In November 2015, I wrote about the golden glory that is Plateau Goldeneye, Viguiera dentata, or as I usually call it–Goldeneye.
A native to the Southwestern U.S., specifically Arizona, New Mexico and Texas, Plateau Goldeneye is a bright and sprightly autumn bloomer which graces the likes of roadsides, plains and valleys, and home gardens equally.
In profiling this perennial for A Seasonal Look, I realize that it has a limited area in which it grows naturally, but it’s an interesting plant and if you garden in its range, it’s one that dry-garden gardeners should grow, especially those who wish to attract a range of wildlife.
In winter after a reasonable freeze, the plant is done for the year.
In milder winters (like that of 2016) there may still be some green leaves and canes,
…and a flush of new growth in January or February.
I typically leave my Goldeneye for as long as possible because I’ve read that finches will take strips of leaves for their nests as they prepare for spring breeding season. Also, there are often seeds available throughout much of winter for birds to snack on–and they do partake of those seeds. So, in spite of its skeletal, freezer-burned appearance, I keep mine around until mid-to-late February, or as long as I can stand to look at them.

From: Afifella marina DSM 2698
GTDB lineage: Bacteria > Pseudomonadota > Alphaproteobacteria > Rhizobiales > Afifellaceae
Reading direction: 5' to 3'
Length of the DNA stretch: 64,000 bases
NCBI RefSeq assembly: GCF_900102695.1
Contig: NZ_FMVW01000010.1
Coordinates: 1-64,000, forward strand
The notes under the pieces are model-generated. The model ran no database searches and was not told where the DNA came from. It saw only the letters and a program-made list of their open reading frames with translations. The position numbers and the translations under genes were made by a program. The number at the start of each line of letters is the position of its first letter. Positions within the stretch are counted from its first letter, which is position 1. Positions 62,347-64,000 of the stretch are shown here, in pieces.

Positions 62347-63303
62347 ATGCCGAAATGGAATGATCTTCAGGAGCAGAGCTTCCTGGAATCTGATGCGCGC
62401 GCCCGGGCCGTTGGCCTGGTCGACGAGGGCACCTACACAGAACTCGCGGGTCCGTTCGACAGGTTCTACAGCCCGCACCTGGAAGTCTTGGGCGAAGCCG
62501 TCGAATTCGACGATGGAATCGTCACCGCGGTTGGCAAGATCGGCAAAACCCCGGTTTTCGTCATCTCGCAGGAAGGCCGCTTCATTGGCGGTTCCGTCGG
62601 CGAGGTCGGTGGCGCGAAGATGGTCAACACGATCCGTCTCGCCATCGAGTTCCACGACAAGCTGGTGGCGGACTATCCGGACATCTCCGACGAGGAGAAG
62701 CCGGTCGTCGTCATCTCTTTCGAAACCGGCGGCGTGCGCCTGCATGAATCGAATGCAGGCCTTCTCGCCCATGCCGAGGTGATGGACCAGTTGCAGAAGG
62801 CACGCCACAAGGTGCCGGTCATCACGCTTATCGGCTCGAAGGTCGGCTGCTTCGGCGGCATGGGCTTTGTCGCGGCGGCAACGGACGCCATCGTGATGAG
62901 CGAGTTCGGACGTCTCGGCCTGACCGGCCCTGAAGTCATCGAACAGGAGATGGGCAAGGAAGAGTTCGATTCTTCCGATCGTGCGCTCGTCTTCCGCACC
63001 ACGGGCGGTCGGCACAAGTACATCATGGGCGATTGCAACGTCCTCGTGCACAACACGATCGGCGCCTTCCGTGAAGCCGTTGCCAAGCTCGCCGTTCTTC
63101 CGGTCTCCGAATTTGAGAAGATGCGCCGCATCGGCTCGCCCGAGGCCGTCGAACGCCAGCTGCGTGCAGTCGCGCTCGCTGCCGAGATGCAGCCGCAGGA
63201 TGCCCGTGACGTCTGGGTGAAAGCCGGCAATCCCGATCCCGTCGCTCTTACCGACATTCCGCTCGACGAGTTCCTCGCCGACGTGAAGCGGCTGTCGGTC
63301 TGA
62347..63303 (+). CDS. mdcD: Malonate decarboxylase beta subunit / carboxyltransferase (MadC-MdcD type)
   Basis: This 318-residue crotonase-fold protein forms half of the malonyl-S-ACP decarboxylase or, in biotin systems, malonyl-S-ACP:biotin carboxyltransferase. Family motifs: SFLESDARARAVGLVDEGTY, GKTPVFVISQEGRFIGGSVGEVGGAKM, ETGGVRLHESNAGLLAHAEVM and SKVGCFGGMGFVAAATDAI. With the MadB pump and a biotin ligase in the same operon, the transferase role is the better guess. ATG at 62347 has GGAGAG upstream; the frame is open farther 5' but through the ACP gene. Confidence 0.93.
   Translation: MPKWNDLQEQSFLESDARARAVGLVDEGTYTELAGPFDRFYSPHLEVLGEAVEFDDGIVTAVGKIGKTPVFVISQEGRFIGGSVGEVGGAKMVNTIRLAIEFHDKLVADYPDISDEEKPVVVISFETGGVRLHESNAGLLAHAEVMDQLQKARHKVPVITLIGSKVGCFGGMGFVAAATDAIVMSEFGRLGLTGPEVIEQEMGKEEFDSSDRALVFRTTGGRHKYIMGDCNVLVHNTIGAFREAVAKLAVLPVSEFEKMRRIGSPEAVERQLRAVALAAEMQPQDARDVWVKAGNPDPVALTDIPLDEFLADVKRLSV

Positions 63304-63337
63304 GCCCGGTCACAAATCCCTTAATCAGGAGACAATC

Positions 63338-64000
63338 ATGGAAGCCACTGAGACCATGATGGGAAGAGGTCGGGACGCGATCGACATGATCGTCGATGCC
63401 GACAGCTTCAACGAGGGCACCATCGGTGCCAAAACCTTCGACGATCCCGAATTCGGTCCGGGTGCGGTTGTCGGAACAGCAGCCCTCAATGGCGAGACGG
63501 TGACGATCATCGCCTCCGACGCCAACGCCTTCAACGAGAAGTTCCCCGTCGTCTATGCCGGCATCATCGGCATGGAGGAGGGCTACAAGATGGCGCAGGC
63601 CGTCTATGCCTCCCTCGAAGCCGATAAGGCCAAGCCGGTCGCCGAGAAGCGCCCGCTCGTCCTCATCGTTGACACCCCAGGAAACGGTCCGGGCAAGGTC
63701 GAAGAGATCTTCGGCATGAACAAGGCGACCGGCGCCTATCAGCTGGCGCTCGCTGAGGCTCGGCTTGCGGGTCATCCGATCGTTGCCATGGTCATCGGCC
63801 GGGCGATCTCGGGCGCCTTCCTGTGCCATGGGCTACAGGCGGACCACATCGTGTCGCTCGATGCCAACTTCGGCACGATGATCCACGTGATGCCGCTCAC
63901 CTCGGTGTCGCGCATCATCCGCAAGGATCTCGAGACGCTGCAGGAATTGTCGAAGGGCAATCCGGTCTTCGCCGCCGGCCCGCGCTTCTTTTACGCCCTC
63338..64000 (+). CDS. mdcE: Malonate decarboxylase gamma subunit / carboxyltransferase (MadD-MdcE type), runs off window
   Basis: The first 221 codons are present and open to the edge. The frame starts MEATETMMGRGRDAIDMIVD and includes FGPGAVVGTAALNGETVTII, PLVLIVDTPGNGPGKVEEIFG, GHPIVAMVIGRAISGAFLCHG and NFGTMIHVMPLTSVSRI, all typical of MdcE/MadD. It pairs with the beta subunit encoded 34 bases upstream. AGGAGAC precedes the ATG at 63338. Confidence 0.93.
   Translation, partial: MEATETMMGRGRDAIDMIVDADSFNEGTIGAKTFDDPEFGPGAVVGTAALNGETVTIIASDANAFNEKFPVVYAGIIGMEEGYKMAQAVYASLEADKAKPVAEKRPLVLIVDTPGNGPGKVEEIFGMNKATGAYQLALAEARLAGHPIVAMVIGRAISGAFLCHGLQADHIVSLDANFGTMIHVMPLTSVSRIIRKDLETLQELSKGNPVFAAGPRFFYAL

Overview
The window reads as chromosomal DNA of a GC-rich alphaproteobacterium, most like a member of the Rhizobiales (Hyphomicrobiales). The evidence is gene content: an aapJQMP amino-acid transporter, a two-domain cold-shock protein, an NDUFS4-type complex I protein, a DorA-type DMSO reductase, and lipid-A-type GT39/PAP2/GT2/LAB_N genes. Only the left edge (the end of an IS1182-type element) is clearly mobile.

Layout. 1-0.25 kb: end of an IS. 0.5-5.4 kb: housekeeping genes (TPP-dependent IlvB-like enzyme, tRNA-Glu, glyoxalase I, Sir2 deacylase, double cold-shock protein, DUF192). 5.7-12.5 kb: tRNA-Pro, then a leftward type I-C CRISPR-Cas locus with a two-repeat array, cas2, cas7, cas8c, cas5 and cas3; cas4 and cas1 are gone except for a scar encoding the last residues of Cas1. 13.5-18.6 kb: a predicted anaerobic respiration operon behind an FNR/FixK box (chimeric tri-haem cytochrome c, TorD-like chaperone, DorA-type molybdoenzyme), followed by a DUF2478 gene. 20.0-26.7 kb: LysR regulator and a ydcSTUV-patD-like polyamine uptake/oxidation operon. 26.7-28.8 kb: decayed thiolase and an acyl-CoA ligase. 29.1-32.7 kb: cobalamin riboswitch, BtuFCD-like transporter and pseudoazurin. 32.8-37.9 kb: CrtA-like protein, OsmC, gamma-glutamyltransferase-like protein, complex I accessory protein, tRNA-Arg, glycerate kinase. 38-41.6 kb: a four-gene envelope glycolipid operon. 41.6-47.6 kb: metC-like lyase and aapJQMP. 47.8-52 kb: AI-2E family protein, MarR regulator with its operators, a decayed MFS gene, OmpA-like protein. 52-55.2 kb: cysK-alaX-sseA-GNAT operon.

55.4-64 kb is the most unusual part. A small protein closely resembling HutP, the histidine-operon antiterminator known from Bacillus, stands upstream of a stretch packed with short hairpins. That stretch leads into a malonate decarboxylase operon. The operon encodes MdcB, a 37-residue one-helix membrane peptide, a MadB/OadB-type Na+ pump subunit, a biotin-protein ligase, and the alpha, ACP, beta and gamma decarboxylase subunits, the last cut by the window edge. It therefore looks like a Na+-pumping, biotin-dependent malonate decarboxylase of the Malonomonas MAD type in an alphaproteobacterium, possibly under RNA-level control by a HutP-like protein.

However, there arrives a day when it’s time to whack back the remains of the year’s growth. And whack I do.
Does that make me whackadoo??
Here in Central Texas, in normal winters with regular freezes, Goldeneye remain dormant until March. It’s a nice garden design practice if planted with evergreens or more structural plants as companions, but the dormant period isn’t all that long. Once spring warmth envelops Central Texas, the arrival of Goldeneye foliage is not far behind.